New buildings coming to downtown Charleston historic districts

Two mixed-use buildings in historic districts are making their way toward downtown Charleston.
Published: Aug. 9, 2023 at 3:50 PM EDT|Updated: Aug. 9, 2023 at 6:34 PM EDT
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CHARLESTON, S.C. (WCSC) - Two mixed-use buildings in historic districts are making their way toward downtown Charleston.

The first, near the intersection of Meeting Street and Horlbeck Alley at the old Days Inn site, consists of a new hotel with some retail and residential space.

It’s at the start of the City’s Architectural Review process. It got a conceptual review, but developers have to address some comments before the next round of analysis.

Some of those comments include concern about the volume of the building compared to others and lack of design coordination with neighboring properties.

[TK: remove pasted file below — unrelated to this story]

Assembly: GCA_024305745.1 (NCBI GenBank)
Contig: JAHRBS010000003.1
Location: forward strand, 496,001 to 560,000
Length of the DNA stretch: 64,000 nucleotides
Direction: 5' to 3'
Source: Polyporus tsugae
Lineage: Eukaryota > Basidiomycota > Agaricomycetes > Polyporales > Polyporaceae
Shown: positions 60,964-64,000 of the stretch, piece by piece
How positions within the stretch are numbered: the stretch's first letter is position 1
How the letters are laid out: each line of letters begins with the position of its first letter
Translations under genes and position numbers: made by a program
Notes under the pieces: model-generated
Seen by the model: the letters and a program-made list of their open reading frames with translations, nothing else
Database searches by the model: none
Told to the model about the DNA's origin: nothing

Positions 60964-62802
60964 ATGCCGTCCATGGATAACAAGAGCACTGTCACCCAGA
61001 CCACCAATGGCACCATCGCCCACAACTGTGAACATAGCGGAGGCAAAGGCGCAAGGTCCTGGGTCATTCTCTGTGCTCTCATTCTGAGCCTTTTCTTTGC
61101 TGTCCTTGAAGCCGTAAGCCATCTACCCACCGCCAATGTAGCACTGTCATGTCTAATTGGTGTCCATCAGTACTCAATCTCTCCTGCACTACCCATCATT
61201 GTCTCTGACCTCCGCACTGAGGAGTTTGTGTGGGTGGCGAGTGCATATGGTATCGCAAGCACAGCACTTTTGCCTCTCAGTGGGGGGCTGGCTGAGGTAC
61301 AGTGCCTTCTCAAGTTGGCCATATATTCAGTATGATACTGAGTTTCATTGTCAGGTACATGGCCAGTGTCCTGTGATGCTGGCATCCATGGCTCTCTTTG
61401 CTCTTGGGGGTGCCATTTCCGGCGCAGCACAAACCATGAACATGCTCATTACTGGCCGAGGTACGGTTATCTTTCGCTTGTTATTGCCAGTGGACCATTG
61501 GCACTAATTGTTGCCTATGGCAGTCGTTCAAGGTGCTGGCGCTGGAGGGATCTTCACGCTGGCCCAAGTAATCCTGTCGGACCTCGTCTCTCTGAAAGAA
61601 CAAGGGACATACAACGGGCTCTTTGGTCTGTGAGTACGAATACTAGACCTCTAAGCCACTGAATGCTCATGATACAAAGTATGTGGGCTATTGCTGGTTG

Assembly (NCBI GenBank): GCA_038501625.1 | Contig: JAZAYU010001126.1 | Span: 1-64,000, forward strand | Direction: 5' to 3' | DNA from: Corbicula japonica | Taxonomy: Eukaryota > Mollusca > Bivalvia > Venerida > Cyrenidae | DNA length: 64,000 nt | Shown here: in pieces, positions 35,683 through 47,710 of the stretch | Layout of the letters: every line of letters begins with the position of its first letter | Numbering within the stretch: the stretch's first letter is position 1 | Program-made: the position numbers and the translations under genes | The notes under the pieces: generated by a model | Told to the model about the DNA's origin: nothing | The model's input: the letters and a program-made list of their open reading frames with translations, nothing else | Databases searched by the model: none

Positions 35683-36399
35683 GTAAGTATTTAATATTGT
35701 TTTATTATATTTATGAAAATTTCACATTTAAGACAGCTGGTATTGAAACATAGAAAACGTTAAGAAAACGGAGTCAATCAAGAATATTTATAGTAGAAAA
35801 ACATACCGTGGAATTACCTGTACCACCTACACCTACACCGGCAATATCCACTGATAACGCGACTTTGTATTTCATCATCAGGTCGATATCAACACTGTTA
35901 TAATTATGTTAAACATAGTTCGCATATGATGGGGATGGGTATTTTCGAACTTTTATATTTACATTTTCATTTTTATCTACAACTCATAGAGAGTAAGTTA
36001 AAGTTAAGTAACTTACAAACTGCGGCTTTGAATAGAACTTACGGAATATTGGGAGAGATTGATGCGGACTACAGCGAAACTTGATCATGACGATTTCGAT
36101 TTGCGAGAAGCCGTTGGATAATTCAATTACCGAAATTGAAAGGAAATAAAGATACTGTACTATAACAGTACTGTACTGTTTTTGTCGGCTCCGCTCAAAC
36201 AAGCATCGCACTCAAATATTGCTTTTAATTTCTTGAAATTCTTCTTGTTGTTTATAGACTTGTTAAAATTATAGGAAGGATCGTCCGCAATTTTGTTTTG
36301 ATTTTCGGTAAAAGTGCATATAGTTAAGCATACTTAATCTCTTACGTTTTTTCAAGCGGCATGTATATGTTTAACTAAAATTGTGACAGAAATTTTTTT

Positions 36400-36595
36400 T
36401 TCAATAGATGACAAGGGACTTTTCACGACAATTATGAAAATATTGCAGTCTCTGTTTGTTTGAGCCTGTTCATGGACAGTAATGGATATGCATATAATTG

The next, on King Street near the I-26 overpass, is a mixed-use project with two buildings. It has a few hotel units, but mostly consists of residential and retail space.

It also got a conceptual review with certain stipulations, including concerns of the proposal looming over lower historic structures, and the material of the building’s exterior.

City of Charleston’s Director of Planning, Preservation and Sustainability Robert Summerfield said developers will have to address these comments before bringing their designs back to the board.

The Board of Architectural Review is extra particular when reviewing proposals in historic districts, Summerfield said.

“The Board is most sensitive to things that are happening in the old and historic district,” Summerfield said. “It’s the crown-jeweled-gem for us.”

Winslow Hastie, the President and CEO of the Historic Charleston Foundation, said it’s important the board takes this extra time in order to mitigate the change in these historic areas.

“Making sure you don’t have something that disrupts the character and feel of the city,” Hastie said.

One College of Charleston student, Gabrielle Coble, said she has no problem with new developments in historic areas.

“I think that kind of just feeds into the way that things look here now,” Coble said. “Like a jumbled up, mixed situation.”